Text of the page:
Monday, September 26, 2016

Too Much

The 6th Street railroad bridge getting lapped by the Cedar River's flood waters- Image pilfered from Facebook
It's been tough to think about anything here lately than water. Water that we don't need and that has fallen from the sky, swelling our local rivers and creeks to overflow. And not by just a little bit either.

The Summer of 2008 was a disastrous Summer from the standpoint of severe weather and flooding. We will never forget the Parkersburg F-5 tornado that claimed lives and changed that town forever, along with the community of New Hartford. The other thing that was devastating that year was water in the form of record level flooding of many of our rivers in Iowa. They said back then that the Flood of 2008 was a "500 Year Flood" event, meaning that the event was a once in every 500 year event. Well, so much for that......

My son and I checked out the river Friday afternoon. Note the railing down below him and the bridge in the background. 
On Saturday, at approximately the crest time, you can no longer see that railing and the bridge has a lot less light under it!
The crest of the Cedar River was on Saturday in the afternoon, and while it was not a record, it came in second highest ever recorded, only eight years after a "500 Year Flood" event. Yeah........ I guess we don't know as much as we think we know.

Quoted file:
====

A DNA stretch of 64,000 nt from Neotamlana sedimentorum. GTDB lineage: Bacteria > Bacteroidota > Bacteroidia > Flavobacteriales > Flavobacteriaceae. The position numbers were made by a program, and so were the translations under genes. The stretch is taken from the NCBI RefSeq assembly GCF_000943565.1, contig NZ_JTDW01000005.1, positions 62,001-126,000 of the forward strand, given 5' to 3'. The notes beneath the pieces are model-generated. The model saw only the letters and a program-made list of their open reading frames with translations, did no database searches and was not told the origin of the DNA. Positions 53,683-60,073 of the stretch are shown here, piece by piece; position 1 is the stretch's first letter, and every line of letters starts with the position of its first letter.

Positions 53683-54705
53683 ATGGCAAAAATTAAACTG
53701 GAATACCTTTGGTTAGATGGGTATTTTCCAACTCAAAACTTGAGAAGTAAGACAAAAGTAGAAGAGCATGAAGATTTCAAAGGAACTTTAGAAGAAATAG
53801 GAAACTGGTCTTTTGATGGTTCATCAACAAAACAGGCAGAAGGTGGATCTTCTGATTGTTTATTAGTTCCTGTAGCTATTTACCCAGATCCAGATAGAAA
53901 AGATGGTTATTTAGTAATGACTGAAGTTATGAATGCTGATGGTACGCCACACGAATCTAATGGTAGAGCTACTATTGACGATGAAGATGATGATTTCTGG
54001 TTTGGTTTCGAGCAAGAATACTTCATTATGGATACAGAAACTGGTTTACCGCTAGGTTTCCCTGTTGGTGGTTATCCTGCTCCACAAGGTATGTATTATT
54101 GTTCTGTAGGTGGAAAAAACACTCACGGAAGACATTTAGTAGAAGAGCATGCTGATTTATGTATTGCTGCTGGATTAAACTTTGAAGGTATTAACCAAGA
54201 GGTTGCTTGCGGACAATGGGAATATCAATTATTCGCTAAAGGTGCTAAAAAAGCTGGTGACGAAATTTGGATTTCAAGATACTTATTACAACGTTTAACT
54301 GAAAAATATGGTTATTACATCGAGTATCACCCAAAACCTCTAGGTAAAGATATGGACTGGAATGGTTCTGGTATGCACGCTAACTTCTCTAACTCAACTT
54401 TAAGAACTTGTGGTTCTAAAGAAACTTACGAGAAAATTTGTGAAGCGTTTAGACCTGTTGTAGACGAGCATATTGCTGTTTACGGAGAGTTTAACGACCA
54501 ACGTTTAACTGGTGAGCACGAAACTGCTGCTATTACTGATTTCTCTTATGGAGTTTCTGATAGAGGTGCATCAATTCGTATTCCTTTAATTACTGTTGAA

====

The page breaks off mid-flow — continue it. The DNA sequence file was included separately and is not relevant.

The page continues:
Anyway, the point is that even though we've made improvements with regard to flood protection in eight years, this is still a devastating situation. I'll keep it focused on bicycles here. There are a lot of bike paths, and arguably the most popular ones in the region, that are under water now. There are a lot of soft trails- single track and double track- that are all under water now, and will be for about two more weeks, in many cases. Drying in this season of the year takes more time- less hours of Sunlight, lower angle of the Sun, and cooler Fall temperatures play into that.

The awesome power of rushing water is frightening to behold up this close. That's a dam under there in the background.